When we talk about Microphone feedback, we refer to a type of audio feedback that takes place between a microphone ( that acts as an audio input) and an audio output ( mostly a loudspeaker or monitor). One may refer to it as a positive loop gain where the mic signal is amplified and passed through the loudspeaker. The loudspeaker then picks the sound by the mic and amplifies it further.
This loop takes place until the mic channel overloads. This further becomes the reason for the loudspeaker all in one pa speaker system emitting a terrible squealing noise
Microphone feedback is always undesirable. One may not come across a single scenario where mic feedback is welcomed. The sound of microphone feedback can be described as a shrill, squealing, screeching, distorted tone. Its tone typically occurs at a specific frequency or specific frequencies. The feedback might occur at a very low hum or a high-pitched screech. Below listed are the factors that determine the frequency of microphone feedback-
- The resonance frequency of the microphone, amplifier and loudspeaker
- Room’s size
- Acoustic material of the room
- The polar pattern of the microphone
- Emission pattern of the loudspeaker
- Distance between the loudspeaker and microphone
Here are a few ways to reduce or eliminate microphone feedback when using a portable DJ speaker-
- Do not place the microphone in front of the loudspeaker– Positioning a microphone in front of the PA or sound system loudspeaker can lead to microphone feedback. Whenever you set up your microphone and loudspeakers, consider their positions and the directions in which they point to reduce microphone feedback.
- Point the directional microphones away from Monitors– Foldback monitors are loudspeakers that present a direct contradiction to the previous point. They are positioned on stage and point towards the performers.
- Reduce the microphone Gain and Volume- Simply turning down the microphone gain or volume of the mic channel in the audio mixer can help you in eliminating feedback with the mic.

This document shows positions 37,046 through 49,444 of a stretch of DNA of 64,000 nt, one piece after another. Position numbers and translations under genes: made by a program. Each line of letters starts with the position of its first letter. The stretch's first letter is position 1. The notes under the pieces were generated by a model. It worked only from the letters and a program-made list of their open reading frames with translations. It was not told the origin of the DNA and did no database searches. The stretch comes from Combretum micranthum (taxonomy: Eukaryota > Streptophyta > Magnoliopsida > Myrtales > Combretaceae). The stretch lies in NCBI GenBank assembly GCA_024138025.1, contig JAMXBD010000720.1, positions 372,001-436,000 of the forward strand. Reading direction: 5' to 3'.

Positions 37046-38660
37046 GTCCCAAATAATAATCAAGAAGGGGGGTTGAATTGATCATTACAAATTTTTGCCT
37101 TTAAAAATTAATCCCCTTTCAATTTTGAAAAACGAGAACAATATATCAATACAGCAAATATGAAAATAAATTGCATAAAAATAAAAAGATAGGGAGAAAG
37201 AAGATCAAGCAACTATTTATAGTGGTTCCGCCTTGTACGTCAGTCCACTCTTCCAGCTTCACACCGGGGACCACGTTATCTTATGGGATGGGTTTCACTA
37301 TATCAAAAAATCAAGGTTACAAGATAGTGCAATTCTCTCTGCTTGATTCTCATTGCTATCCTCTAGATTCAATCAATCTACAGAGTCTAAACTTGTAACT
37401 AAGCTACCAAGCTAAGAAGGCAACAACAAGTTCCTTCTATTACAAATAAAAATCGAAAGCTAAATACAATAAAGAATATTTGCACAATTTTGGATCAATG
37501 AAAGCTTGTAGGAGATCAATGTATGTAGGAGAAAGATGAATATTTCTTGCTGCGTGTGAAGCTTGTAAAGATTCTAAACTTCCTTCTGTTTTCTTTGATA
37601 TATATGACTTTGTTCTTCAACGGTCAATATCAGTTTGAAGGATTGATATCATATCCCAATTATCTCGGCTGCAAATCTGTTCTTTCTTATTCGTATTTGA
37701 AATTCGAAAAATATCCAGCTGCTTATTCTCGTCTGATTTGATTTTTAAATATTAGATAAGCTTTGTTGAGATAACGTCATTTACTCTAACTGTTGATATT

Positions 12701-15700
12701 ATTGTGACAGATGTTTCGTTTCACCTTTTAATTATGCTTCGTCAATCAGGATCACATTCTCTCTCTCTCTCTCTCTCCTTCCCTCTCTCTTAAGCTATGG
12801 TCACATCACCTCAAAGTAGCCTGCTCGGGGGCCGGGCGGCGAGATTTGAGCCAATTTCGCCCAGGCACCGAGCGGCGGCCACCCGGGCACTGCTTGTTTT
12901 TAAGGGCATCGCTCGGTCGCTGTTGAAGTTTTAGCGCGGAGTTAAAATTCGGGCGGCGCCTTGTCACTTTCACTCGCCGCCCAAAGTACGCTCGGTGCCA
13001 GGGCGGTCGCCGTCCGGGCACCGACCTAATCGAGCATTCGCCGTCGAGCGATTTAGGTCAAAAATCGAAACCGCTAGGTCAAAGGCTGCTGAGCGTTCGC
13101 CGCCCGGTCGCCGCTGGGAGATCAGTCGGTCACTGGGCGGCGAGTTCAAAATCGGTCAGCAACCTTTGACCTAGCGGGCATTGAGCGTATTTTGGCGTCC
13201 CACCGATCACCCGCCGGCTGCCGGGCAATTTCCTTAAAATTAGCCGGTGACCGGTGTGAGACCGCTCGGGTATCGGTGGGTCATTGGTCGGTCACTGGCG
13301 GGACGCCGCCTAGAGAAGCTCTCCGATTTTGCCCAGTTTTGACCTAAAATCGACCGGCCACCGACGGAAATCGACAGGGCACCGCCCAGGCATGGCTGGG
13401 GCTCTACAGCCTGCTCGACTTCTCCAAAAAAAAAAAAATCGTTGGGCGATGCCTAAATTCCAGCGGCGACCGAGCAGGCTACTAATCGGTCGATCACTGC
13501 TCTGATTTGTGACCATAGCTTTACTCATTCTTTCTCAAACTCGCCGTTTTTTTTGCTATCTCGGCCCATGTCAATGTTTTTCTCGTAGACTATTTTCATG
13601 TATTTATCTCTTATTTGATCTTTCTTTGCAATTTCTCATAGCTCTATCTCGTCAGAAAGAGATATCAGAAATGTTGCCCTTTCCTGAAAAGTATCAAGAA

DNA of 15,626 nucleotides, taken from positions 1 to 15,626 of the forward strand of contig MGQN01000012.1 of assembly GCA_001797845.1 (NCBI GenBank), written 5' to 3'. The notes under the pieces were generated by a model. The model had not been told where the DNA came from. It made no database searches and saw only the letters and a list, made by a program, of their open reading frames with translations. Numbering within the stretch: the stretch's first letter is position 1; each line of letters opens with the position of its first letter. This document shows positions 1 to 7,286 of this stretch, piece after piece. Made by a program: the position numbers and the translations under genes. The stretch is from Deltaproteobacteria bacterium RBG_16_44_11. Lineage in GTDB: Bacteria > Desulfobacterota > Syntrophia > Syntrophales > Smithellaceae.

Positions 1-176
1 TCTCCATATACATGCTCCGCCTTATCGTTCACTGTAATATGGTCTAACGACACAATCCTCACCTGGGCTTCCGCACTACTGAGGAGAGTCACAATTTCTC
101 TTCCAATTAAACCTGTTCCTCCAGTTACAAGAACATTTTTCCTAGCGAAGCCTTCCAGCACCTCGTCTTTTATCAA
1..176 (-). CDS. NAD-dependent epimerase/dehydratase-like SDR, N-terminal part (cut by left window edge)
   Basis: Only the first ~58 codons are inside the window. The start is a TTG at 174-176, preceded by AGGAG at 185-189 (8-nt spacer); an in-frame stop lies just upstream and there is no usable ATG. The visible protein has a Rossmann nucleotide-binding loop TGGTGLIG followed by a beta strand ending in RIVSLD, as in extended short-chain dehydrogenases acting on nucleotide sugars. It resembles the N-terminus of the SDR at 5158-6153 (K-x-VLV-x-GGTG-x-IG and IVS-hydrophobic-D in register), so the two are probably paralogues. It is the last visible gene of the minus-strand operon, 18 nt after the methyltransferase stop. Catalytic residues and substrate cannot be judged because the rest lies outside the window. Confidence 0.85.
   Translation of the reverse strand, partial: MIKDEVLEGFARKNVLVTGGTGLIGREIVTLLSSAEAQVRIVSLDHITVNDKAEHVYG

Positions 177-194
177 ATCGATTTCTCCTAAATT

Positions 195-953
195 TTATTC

- Don’t cup the microphone– If you are a vocalist, then this tip can be helpful to you. By cupping the microphone, we mean that you can wrap your hands around the top of the mic. Not only does this look cool, but also turns the directional live vocal music into an omnidirectional mic. An omnidirectional mic is more sensitive to sound from all directions, which is why it is more prone to feedback. And this technique of cupping your microphone won’t help you in avoiding mic feedback.
- Use Equaliser to ring out the Mic/room- Ringing out or EQing the room is a method used by musicians to minimise microphone feedback by equalising the sound system. This technique helps in filtering the room’s resonant frequencies out of the sound system mix. The filtration of frequencies leads to a reduction in effects that standing waves have on the microphone feedback- thus allowing more gain and volume.
- Make use of the In-ear monitors– Switch to an alternative to foldback monitors with in-ear monitors- special headphones that fit inside the performer’s ears. When you remove the foldback monitors from the stage, the noise gets effectively reduced and gain before feedback is improved.
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